The Woman and Substance Abuse

Substance abuse refers to the harmful or hazardous use of psychoactive substances (substances that when taken affect mental processes, e.g. cognition), including alcohol, tobacco, over-the counter, unprescribed or illicit drugs.

Psychoactive substance use can lead to dependence syndrome – a cluster of behavioral, cognitive, and physiological phenomena that develop after repeated substance use and that typically include a strong desire to take the drug, difficulties in controlling its use, persisting in its use despite harmful consequences, a higher priority given to drug use than to other activities and obligations, increased tolerance, and sometimes a physical withdrawal state.

When used to treat the medical conditions for which they were approved at the recommended dose, these drugs are safe and effective, rarely leading to addiction or abuse, but when not used properly (like using it longer and in greater amounts than intended or without close supervision by a health care professional), they can lead to addiction and death. In most cases, developing a physical dependence on a certain drug causes your body to build up tolerance to it, requiring more of the drug to have the same effect.

Substance use disorders are complicated illnesses that present unique threats to women’s health. Medical research finds that women who consume alcohol, tobacco or other drugs may develop substance use disorders and/or substance-related health problems faster than men due to hormonal fluctuations (menstrual cycle, pregnancy, breastfeeding, and menopause). In addition, women themselves describe unique reasons for using drugs, including controlling weight, fighting exhaustion, coping with pain, and self-treating mental health problems.

Women can respond to substances differently. For example:

  • They may have more drug cravings and may be more likely to relapse after treatment.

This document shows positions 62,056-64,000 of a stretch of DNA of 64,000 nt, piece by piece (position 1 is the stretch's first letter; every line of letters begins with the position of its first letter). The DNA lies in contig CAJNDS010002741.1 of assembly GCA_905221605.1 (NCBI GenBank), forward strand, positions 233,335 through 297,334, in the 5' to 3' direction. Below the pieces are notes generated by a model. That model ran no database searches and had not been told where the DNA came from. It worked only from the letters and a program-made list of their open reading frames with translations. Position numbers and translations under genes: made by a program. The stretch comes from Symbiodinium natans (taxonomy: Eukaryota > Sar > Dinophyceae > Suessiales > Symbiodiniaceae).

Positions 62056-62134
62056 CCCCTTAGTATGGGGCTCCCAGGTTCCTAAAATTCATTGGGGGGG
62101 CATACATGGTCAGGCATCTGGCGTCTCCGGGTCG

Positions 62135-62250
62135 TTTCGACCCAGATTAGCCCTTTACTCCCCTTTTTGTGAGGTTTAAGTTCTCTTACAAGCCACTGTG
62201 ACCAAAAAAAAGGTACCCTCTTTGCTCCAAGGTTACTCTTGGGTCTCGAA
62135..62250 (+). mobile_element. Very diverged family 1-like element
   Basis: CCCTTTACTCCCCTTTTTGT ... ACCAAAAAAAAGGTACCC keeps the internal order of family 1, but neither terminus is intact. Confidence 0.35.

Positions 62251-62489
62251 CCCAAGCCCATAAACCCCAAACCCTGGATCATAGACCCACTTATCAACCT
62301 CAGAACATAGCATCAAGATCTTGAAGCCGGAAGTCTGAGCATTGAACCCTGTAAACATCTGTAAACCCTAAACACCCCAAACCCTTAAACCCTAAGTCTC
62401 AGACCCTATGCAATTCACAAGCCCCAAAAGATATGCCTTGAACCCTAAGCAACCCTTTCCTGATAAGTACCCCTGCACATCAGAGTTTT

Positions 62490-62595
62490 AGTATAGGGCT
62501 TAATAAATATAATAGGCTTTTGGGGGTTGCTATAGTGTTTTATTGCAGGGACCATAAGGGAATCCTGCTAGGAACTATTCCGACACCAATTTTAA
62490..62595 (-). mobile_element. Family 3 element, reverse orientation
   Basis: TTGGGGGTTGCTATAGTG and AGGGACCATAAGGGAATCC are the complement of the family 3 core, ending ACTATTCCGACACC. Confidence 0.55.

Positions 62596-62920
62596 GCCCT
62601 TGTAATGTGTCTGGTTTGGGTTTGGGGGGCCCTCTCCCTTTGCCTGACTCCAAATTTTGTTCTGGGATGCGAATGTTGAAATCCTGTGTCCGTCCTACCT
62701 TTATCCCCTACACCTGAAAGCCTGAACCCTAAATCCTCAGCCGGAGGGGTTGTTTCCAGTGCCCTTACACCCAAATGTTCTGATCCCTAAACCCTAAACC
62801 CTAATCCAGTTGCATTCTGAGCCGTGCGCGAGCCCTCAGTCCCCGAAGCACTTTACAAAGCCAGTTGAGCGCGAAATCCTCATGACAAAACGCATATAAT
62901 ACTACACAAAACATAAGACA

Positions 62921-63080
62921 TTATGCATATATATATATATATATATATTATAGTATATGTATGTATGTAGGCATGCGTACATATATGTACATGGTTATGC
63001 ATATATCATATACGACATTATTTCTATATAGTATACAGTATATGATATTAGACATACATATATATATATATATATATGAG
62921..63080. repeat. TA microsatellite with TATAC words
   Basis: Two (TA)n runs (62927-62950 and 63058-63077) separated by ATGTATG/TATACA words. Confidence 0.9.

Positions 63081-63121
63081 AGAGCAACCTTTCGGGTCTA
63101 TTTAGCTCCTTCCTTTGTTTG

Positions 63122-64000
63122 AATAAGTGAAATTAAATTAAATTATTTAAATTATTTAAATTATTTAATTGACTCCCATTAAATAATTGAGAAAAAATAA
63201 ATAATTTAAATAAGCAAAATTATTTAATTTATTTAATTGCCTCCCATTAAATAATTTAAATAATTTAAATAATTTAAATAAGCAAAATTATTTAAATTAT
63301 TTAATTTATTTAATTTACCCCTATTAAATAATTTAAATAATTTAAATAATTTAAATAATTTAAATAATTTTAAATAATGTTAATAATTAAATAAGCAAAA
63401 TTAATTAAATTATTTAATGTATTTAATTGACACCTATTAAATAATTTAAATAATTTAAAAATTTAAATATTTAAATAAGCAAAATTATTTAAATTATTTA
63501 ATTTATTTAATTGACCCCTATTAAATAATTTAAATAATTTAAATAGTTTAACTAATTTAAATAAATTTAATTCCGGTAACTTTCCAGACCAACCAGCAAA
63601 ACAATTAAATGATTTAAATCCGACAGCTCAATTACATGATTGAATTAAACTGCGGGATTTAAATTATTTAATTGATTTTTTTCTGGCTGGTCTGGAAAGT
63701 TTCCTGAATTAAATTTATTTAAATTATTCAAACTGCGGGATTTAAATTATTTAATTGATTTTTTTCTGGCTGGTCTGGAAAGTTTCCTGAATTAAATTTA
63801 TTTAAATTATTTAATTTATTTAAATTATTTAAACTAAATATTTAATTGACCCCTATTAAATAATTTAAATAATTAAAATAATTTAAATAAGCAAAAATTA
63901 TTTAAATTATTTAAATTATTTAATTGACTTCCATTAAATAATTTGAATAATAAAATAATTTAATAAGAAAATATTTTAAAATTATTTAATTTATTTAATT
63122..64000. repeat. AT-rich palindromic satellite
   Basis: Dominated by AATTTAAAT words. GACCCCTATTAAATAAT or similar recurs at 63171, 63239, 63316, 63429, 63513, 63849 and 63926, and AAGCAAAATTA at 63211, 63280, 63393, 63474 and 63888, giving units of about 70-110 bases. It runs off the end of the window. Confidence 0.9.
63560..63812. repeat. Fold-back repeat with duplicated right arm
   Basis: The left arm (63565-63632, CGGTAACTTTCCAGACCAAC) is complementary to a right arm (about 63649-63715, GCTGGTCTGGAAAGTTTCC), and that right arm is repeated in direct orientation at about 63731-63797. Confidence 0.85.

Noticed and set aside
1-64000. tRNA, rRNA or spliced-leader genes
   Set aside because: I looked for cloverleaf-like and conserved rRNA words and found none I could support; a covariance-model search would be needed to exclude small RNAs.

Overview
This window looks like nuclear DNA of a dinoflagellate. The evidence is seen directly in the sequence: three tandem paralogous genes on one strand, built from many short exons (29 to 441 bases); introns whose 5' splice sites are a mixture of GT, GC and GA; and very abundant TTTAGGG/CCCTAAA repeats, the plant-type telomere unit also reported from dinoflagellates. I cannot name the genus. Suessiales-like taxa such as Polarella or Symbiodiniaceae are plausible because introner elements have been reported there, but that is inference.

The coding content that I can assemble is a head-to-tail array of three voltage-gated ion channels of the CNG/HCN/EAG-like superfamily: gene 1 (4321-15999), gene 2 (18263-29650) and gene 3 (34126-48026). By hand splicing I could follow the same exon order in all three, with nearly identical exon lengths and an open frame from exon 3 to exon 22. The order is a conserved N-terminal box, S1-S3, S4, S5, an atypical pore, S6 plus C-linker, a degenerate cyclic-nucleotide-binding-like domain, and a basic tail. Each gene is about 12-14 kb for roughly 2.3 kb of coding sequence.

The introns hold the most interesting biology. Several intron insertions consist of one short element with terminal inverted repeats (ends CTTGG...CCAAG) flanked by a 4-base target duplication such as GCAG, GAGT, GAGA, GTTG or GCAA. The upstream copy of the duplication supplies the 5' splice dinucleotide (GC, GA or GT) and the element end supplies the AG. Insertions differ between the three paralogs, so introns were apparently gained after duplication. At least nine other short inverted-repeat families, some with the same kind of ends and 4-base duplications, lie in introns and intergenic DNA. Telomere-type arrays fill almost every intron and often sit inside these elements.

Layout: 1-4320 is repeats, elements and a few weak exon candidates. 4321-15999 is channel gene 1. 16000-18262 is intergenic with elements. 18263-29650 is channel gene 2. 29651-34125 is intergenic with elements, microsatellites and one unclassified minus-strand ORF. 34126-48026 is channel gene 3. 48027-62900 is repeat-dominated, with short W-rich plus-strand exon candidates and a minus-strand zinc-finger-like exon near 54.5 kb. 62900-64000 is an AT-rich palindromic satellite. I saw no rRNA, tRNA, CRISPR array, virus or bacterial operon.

• They may also experience more effects on their heart and blood vessels.
  • Worse Brain changes in women than men.
  • Women who use certain substances may be more likely to have panic attacks, anxiety, or depression.
  • Women may be more likely to die from substance abuse

Group of women at risk of substance abuse:

  • women in their 20s and early 30s
  • women who are divorced or separated
  • women who are unmarried and living with a partner
  • victims of domestic violence
  • loss of child custody
  • the death of a partner or child
  • celebrities

Causes and risk factors for substance abuse

  • Family history (ineffective parenting, and parental drug use or addiction)
  • Depression and Mental Illnesses
  • History of sexual/physical abuse
  • Stress and Inability to Cope
  • Low Self-Esteem
  • Social/peer Pressures

Complications/Effects of substance abuse

  • brain damage
  • liver disease
  • high blood pressure and other forms of heart disease
  • malnutrition (specifically thiamine deficiency)
  • anemia from malnutrition and eating disorders
  • heavy menstrual flow, irregular cycles, premenstrual pain or premature menopause
  • diabetes
  • respiratory disease
  • cancer (lungs, liver)
  • sexually transmitted diseases

Illicit drug use (such as heroin, cocaine or marijuana) often leads to behavior that puts women at increased risk for HIV, hepatitis and other sexually transmitted diseases (STDs).

Substance Use in pregnancy

There is no safe ground for substance use in pregnancy. Women who therefore are planning to become pregnant or who are sexually active and might become pregnant should refrain from substance use, since damage can occur before a woman realizes she is pregnant.

For the mother, alcohol use during pregnancy has been associated with high blood pressure, miscarriage, premature delivery, and some effects as listed above.

       Effects on the baby of woman with substance abuse

  • premature birth
  • low birth weight
  • birth defects
  • small head size
  • sudden infant death syndrome
  • developmental delays
  • problems with learning, memory, and emotional control

Prevention of drug abuse

  • Health education on the effects (health, social) of drug abuse
  • Legislative control of production, and availability over these substance
  • Early diagnosis (recognition) and prompt management of drug abuse. Visit your doctor if you are involved with drugs, you cannot do it alone
  • Community support

Treatment of the complications

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